Conversing with older adults about their finances can certainly be tricky, regardless of your relationship with them. Helping a parent or loved one manage their money can seem like a daunting task. Managing finances online may be second nature to people below a certain age, but it isn't easy for everyone.
Seniors may have trouble understanding how to use technology and are already used to traditional banking — this may lead to feeling overwhelmed with their finances. Reaching an older age comes with its fair share of challenges in and of itself.
Financial resiliency is becoming increasingly important in the digital world. With so many online transactions, it is wise to help older people learn how to use these services. Teaching them new technological skills can make managing their money a breeze.
Here are five tips to keep in mind when helping older adults manage their finances online.
1. Create a Checklist
Using lists to accomplish a task is always a good idea. Firstly, you'll want to write down banking information such as account numbers and which financial institutions your loved one uses. Make sure you store this information somewhere secure.
This is a great time for them to pull out any paperwork regarding their finances, whether a credit card or utility bill. Creating a list of their expenses will help you stay organized, which is essential. Maybe you want to learn more about any inheritances they plan on leaving, how many credit cards they have, or the status of any debt they've accrued.
During this step, it's also wise to ask your loved ones about some of the struggles they've run into when trying to make financial decisions. Addressing them upfront is key, as you can both work together to find the right solution.
2. Consider Setting up a Power of Attorney
When older adults age, it's common to have sight and hearing problems that make daily activities challenging. In cases where your loved one falls ill or is dealing with a medical condition, it's wise to have a power of attorney arrangement set up.
Essentially, a power of attorney allows your loved one to give someone else the right to deal with third parties regarding their finances.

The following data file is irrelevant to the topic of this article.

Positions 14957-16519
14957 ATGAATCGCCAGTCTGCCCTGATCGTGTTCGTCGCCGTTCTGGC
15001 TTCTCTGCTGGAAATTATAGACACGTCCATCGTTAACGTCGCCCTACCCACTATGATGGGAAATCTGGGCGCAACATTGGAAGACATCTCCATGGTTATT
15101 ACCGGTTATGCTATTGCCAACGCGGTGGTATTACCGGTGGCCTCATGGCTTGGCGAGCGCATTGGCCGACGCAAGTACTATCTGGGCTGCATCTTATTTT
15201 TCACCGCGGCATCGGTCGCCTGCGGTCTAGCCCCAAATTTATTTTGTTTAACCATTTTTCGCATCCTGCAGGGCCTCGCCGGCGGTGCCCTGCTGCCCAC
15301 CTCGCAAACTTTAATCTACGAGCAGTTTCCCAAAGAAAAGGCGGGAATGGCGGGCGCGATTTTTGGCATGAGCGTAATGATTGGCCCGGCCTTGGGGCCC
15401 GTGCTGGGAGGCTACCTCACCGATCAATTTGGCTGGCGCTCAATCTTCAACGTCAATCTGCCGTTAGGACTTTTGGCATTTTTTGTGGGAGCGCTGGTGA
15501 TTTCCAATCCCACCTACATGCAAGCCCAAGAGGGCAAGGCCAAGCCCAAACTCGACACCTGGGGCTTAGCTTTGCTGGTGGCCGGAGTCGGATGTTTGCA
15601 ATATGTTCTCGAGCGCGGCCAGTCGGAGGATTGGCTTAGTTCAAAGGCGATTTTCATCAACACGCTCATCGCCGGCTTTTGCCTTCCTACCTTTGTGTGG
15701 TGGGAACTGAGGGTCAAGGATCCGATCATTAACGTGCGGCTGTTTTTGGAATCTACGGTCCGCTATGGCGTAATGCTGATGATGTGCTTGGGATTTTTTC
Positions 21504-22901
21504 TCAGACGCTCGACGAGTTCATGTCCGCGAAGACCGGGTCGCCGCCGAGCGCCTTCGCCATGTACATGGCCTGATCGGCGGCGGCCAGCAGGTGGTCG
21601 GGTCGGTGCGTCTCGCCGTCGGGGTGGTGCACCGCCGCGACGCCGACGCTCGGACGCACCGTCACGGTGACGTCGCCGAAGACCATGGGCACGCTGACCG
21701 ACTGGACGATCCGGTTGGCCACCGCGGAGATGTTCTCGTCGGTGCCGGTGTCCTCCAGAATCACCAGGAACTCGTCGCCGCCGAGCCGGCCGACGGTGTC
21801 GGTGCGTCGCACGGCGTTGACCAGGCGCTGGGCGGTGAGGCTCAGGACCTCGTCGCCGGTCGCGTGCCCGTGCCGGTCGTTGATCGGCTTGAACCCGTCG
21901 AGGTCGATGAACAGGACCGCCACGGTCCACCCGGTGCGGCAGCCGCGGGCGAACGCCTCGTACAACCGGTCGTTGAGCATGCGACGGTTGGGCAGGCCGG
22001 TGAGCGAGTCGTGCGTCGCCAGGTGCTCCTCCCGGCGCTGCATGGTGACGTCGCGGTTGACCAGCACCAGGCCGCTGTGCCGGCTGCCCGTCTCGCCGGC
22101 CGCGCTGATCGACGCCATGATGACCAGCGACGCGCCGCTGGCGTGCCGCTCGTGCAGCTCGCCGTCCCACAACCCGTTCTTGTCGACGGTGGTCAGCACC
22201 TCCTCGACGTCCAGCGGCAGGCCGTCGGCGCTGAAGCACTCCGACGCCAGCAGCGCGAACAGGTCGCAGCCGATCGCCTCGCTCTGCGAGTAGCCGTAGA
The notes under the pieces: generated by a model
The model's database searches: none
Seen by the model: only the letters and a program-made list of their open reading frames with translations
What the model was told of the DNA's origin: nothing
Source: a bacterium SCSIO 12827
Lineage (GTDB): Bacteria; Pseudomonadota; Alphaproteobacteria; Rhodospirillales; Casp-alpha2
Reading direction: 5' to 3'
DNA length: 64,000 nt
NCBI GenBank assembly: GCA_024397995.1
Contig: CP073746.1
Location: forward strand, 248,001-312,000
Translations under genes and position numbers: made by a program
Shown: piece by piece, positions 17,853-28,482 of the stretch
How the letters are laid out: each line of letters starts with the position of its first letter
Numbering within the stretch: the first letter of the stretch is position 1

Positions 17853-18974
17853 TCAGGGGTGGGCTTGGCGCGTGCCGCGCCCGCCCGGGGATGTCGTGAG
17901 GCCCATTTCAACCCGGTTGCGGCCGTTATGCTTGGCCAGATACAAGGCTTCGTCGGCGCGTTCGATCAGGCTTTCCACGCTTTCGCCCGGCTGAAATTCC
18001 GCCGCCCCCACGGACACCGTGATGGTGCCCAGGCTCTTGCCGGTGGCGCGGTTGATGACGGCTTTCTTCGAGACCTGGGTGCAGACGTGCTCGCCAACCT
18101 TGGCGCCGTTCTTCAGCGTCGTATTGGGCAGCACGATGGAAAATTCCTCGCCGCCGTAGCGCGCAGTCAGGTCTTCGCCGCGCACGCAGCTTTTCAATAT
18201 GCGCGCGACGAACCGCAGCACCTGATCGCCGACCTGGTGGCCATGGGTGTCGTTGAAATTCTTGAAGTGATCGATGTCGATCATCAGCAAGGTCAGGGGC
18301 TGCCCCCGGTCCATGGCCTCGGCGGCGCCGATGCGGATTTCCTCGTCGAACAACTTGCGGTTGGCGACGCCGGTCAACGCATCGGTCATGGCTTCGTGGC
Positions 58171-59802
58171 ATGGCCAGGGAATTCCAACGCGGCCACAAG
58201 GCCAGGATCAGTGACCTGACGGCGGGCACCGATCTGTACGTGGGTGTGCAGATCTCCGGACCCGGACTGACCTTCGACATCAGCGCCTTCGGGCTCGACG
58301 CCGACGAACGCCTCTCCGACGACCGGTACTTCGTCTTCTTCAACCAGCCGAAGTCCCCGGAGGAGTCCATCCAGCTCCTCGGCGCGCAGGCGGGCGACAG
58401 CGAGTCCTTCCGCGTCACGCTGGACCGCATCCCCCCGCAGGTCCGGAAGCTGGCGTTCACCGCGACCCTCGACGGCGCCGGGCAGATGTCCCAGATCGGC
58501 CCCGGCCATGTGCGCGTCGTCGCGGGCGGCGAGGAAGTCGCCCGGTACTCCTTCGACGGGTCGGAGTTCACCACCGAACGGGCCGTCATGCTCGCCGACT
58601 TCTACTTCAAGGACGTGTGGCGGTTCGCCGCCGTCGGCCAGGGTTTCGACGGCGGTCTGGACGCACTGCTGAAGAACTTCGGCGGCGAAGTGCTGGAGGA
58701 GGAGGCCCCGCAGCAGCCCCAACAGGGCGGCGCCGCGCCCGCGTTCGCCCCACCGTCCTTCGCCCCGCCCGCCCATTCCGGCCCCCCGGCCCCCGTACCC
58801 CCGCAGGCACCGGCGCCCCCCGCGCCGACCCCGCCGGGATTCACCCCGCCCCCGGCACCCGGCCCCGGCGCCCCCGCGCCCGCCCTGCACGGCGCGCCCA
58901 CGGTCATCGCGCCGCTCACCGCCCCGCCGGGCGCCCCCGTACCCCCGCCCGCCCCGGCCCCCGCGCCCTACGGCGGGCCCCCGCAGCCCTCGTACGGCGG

There are multiple types of power of attorney options in the U.K. that you may be asked to take on. Consider which type is best for you and your loved one's situation. Here's a quick summary:
- If your loved one is going to be incapacitated for a short period of time e.g. a hospital stay, you'll probably need an ordinary power of attorney.
- If your loved one is likely to lose mental capacity permanently (or they no longer wish to make their own financial decisions), you should set up a lasting power of attorney.
3. Open a Joint Account
You may feel that accessing your loved one's bank account is in their best interest to ensure bills are paid on time and balances don't dip too low. You may want to consider opening a joint account to oversee your parents’ online finances.
Having joint online access benefits both of you. In case of an emergency, you'll be able to pay for any expenses that are unplanned but necessary. Keep in mind that joint accounts come with specific implications, and most of the time, you'll both be liable for any debt that accrues over time.
4. Set up Digital Tools
New technologies make online finance management much easier. There are plenty of apps on the market that assist seniors with their money. Apps like SilverBills or EverSafe help older folks stay on top of their finances and overcome any challenges they may face.
Also, it's wise to consider reaching out to your loved one's financial institutions to ask for assistance in learning digital features. Banking online is meant to make processes easier, and banks will likely do their best to assist older customers with managing finances online.
5. Be Patient With Your Loved One
Teaching an older adult about online banking management may be frustrating at times. You could run into network connectivity issues, or your loved one may be slow at using a laptop or tablet. It's critical to be patient during these times and do your best to show them the ins and outs of using online banking methods.
It's also smart to look for educational resources online. YouTube is valuable and chock-full of tutorials — it's likely your loved one's bank has some material online. It's just a matter of finding it.
There are three good benefits to have older adults manage online finances:
- Improved control of money and services
- More access to financial information
- Reduces reliance on others
Remember that helping older adults with their finances can protect them from scams and other fraudulent activity. Do your best to teach them digital literacy skills to help them avoid becoming the victim of crime.
Helping Older Adults Manage Finances
You're doing the right thing by teaching loved ones the right skills they need to manage their finances online. Follow some of the suggestions above if you're trying to make it an easy transition.